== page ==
14. The Executioner’s Song (Norman Mailer)
This true crime story is considered the epitome of the genre and won the Pulitzer Prize. It is about a murderer who killed two people during a robbery attempt. The man is convicted, and rather than sitting in prison or on death row for years, he wants to die for his crimes immediately. The fight for his right to death is a dark face of America’s justice system, and Mailer did a fantastic job telling the story.
15. The Five: The Untold Lives of the Women Killed by Jack the Ripper (Hallie Rubenhold)
Everyone knows who Jack the Ripper is, and most people know that he killed five women and was never caught or even correctly identified. What most people do not know anything about is the identity of the women Jack the Ripper murdered.
This book focuses on the lives of the five women killed, based upon exhaustive research by the book’s author. This book not only brings these victims into the light of day for the world to meet and to know but really connects real people to the pure evil that Jack the Ripper was.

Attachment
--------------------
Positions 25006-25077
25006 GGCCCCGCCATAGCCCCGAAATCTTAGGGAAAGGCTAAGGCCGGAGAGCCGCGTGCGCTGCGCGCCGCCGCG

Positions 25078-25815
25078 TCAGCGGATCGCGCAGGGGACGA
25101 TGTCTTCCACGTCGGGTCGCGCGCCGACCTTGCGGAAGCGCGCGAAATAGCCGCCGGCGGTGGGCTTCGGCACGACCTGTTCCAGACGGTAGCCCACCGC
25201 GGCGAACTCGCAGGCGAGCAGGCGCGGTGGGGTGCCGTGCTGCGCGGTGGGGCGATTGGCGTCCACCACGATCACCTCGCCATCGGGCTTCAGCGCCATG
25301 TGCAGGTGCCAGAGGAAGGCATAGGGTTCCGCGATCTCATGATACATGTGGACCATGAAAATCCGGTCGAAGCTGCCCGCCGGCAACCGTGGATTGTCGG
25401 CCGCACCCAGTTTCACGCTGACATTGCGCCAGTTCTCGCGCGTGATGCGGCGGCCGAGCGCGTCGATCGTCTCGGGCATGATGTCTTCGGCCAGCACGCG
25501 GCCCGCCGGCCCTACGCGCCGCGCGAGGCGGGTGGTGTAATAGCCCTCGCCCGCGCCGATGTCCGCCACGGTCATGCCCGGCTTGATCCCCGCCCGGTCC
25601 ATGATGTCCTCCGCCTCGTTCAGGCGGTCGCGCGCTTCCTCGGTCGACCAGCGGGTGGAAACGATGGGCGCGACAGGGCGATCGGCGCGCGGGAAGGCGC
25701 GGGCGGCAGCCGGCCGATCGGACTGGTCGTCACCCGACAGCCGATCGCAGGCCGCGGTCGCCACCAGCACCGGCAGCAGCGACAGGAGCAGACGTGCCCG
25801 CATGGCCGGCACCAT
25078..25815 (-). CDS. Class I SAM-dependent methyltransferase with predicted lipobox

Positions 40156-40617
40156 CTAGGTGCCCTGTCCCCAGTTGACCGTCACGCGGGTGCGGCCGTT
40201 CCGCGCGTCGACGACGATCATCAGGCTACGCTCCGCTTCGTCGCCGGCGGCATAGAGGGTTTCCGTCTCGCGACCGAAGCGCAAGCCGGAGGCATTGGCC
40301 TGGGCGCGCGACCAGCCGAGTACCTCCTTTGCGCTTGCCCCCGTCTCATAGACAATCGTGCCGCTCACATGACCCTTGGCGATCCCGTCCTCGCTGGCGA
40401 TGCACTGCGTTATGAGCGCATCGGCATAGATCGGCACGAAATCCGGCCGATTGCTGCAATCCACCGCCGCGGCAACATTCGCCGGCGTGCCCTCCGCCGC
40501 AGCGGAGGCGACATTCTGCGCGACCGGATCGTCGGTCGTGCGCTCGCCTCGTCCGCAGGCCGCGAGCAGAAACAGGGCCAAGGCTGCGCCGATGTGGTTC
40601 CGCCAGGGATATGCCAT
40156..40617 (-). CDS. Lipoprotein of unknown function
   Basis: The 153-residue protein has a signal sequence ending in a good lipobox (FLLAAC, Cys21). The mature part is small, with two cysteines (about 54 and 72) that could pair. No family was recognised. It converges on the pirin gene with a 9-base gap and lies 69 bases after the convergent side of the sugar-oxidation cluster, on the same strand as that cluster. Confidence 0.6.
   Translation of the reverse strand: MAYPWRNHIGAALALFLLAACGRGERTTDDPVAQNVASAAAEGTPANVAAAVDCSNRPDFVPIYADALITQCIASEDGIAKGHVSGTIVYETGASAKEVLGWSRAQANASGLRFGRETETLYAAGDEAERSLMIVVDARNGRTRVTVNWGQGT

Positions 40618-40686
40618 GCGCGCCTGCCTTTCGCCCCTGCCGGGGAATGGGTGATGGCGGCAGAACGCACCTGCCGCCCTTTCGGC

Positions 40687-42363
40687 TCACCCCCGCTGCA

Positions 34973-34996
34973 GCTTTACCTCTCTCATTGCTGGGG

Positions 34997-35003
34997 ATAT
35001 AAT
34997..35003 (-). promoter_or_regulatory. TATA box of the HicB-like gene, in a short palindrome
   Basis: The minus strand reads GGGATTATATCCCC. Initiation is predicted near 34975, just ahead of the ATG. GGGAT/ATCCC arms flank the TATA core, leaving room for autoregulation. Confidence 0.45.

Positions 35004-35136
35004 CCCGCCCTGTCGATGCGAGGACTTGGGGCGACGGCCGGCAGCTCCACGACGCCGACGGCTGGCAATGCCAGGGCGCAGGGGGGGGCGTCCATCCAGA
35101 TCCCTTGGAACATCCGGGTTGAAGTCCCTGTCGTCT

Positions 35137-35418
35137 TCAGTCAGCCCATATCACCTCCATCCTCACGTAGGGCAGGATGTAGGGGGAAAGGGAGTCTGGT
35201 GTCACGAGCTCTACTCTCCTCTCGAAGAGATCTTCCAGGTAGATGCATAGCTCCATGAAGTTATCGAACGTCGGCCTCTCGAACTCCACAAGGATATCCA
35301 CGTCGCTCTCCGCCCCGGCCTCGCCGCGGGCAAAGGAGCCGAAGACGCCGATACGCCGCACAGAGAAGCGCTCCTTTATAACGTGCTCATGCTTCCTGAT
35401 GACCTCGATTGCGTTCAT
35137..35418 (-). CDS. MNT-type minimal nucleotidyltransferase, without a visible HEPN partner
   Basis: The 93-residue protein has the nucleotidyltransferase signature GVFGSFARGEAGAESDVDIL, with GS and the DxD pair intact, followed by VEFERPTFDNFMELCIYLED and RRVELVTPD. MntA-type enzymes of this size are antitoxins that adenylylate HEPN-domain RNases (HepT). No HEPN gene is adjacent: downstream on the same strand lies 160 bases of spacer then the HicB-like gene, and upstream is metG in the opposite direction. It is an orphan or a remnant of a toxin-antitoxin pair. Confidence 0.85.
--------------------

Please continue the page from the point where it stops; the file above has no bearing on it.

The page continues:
16. If You Tell: A True Story of Murder, Family Secrets, and the Unbreakable Bond of Sisterhood (Gregg Olsen)
This is the story of family members who endured hell at the hands of their mother. Silent about it for years, the three girls finally came forward with their true tale of abuse and suffering altogether. This heartbreaking story of three girls who grew up together with the bond of having been through unimaginable abuse at the hands of their mother is a difficult book to read. Still, one that is compelling, interesting, and really brings to light how cruel some parents can be towards their children and its effect on those children for the remainder of their lives.
17. My Dark Places (James Ellroy)
A well-known author of true crime books, this book acts as his tell-all. James Ellroy explains how he got into the genre. His own mother’s murder when he was a child pushed him towards investigating, helping the police, and seeking justice. As an adult, he saw the turmoil the families of other victims of violent crimes and murders went through as the cases went cold. He devoted his time to assisting the police in any way possible and started writing about the true crimes. This raw and emotional book tells actual loss that any avid reader of the genre should read.